(b Zurich, 6 Feb. 1741; d Putney, Surrey [now in London], 16 Apr. 1825). Swiss-born painter, draughtsman, and writer on art, active mainly in England, where he was one of the outstanding figures of the Romantic movement. He was the son of a portrait painter, Johann Caspar Füssli (1706–82), but he originally trained as a Zwinglian minister; he took holy orders in 1761, but soon abandoned the priesthood. In 1764 he moved to London at the suggestion of the British ambassador in Berlin, who had been impressed by his drawings. Reynolds encouraged him to take up painting, and he spent the years 1770–8 in Italy, engrossed in the study of Michelangelo, whose elevated style he sought to emulate for the rest of his life. After his return to England in 1779 he exhibited highly imaginative works such as The Nightmare (1781, Detroit Inst.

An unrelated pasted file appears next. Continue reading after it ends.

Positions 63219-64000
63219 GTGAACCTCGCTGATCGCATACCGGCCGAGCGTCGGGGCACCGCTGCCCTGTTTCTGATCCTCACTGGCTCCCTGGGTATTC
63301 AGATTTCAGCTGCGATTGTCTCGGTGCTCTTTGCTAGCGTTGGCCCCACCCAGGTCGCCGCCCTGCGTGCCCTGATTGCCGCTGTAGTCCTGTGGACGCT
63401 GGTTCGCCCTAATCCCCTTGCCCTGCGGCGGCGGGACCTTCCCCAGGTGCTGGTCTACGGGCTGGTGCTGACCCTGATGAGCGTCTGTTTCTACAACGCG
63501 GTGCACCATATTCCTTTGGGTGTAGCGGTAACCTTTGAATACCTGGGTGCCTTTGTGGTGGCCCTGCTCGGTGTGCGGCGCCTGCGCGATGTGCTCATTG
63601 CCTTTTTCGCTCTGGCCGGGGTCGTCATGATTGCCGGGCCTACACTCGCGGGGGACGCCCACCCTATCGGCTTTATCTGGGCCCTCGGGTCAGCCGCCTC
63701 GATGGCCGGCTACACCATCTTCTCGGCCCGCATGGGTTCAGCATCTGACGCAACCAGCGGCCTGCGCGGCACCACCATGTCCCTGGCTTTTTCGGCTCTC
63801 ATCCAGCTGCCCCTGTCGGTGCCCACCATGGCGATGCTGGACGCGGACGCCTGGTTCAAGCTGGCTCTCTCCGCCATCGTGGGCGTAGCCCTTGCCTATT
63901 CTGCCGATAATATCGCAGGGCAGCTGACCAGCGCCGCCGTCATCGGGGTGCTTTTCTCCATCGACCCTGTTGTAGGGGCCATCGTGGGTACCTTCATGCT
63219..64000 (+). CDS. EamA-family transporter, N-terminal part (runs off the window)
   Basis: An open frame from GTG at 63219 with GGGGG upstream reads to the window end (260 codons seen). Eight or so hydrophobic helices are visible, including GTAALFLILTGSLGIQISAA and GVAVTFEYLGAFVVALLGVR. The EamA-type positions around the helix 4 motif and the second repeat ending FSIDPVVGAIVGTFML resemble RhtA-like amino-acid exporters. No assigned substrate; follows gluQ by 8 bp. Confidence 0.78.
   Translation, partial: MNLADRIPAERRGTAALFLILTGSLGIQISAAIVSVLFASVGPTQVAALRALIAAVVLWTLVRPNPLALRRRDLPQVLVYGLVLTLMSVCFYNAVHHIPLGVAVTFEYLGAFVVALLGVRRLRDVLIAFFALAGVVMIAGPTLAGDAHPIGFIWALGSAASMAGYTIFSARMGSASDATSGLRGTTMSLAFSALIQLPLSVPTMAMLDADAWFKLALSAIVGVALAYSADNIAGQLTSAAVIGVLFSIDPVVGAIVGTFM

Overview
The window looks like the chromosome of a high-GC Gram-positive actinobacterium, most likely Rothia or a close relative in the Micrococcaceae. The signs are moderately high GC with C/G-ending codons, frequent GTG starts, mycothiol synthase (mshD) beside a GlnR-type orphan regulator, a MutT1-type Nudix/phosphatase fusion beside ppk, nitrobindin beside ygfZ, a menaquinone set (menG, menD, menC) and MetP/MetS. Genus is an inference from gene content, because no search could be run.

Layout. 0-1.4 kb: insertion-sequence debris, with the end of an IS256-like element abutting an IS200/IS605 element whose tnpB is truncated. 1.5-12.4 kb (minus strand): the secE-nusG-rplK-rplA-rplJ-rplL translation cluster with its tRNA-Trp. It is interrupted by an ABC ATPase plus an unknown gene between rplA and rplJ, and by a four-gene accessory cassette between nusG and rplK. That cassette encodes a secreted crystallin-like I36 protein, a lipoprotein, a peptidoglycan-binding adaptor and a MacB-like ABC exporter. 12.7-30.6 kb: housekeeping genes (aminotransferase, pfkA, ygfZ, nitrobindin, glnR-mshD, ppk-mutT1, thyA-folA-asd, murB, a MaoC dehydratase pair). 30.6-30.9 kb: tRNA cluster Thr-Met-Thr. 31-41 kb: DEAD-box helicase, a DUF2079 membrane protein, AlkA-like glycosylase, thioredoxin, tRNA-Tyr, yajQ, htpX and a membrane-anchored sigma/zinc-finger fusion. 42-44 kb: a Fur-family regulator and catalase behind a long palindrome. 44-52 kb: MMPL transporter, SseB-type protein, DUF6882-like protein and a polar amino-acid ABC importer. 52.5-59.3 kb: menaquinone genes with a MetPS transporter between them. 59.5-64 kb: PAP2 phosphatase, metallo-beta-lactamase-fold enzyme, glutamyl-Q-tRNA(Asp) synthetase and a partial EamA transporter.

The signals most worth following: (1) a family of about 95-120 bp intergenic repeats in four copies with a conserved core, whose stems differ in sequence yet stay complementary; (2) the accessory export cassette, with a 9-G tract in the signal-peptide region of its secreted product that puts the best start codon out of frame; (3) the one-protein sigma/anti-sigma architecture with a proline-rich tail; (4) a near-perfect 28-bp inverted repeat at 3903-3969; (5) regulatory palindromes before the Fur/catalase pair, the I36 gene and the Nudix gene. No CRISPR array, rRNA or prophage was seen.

Text source: The Oxford Dictionary of Art and Artists (Oxford University Press)

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